Designing for Anxiety

A recurring theme in the early discovery was anxiety about performance and ability and a general sense of self-doubt. We mapped out the anxiety themes we heard (below, in black) and came up with proactive themes to address them (below, in red).


We used these points, combined with the “My First 5K” training plan we created, to generate scripts for Erin, our head trainer, to record for our ASICS Studio app. In the studio, Erin recorded the audio coaching, focusing on establishing a heartfelt one-on-one relationship with the new runner. In post-release user interviews, we heard from users how important her support was to their success and how they felt a connection that sustained their progress in running.

Delivery and Validation

Between recording sessions, I worked with the designers on our team to generate a prototype for the “My First 5K” UX. We wanted the training plan to be front and center when a user opened the app, and, above all, we wanted to make sure people made progress with their goal of running.

Several other rounds of previous user interviews showed us that people come to running for many different reasons, and that everyone has a goal for why they begin running. Maybe they want to lose a few pounds, maybe they need to reduce stress because of a busy schedule, maybe their parent died of heart disease and they don’t want to follow that same path (something I heard more than once in user interviews).

We decided to funnel new users downloading the Runkeeper app based on their personal goal and current running ability. This also allowed us to A/B test the new “My First 5K” experience with a small segment of our users before releasing it to everyone.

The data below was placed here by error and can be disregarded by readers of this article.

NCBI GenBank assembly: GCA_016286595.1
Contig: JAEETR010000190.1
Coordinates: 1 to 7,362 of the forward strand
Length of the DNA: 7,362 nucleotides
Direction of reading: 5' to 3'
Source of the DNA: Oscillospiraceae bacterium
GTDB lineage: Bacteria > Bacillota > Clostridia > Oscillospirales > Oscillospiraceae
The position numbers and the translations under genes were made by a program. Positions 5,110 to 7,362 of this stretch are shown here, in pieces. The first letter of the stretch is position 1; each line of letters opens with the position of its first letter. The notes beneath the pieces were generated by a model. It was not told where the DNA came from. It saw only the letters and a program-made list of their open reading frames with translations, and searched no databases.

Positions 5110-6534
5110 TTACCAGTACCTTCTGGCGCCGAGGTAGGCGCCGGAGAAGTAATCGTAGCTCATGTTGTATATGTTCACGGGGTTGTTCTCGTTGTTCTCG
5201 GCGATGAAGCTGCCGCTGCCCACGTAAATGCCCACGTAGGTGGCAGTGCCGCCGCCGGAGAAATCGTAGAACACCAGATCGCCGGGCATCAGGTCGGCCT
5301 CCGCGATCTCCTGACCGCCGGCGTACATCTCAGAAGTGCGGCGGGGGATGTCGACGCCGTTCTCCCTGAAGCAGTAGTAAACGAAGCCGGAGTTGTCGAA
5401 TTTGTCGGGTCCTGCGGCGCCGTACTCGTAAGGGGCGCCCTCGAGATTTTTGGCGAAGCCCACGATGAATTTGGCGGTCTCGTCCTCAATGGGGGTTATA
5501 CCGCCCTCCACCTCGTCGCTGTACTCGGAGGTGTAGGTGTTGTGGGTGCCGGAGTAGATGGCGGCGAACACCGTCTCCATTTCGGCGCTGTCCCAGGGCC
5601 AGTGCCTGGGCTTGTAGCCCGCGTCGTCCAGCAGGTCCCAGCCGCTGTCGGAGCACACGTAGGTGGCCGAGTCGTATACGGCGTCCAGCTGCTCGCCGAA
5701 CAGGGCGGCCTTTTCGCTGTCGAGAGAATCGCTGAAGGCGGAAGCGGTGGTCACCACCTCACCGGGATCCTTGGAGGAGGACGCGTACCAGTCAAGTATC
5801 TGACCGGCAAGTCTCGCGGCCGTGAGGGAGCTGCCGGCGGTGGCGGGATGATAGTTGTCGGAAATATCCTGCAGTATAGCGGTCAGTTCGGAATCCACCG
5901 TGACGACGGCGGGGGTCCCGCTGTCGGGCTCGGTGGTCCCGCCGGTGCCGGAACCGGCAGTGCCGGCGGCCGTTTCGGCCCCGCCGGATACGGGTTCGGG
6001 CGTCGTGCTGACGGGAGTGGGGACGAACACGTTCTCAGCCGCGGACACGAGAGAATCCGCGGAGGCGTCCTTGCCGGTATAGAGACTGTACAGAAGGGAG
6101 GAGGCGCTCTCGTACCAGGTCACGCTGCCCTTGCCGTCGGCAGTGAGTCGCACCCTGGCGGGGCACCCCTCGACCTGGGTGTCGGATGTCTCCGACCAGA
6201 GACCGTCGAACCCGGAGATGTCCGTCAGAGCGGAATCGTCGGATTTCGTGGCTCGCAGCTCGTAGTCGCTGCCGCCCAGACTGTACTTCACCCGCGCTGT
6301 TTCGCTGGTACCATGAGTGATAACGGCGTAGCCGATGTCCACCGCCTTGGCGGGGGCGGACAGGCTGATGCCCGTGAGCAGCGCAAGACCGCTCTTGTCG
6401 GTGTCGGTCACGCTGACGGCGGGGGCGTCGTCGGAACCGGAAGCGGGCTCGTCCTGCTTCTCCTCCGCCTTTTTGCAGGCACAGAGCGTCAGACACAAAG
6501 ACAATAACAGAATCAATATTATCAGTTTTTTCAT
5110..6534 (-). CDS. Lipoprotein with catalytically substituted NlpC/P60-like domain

We used this new onboarding flow as a way to present the “My First 5K” option to relevant segments.


I worked with our engineers to build and deliver the “My First 5K” training plan behind an A/B test, like I mentioned. This new onboarding flow and training feature turned into our highest-converting channel for paid subscribers.

We did follow-up rounds of user interviews to capture qualitative feedback. The “My First 5K” users were very positive about the experience in general, and especially about the personalized coaching experience they received during the run. Many users said they felt a personal connection to Coach Erin and couldn’t have finished the plan without her support.

With this feature, we set out to make an experience that would have a lasting impact on people’s lives. By zooming out and looking at the problem from many angles, we were able to come up with a solution that was multidimensional and immersive for our users—and one that allowed them to never look at their phones while running.

Many of the users we talked to post-launch asked when the 10K version would be ready.

Interested in seeing more of the feature? Download Runkeeper!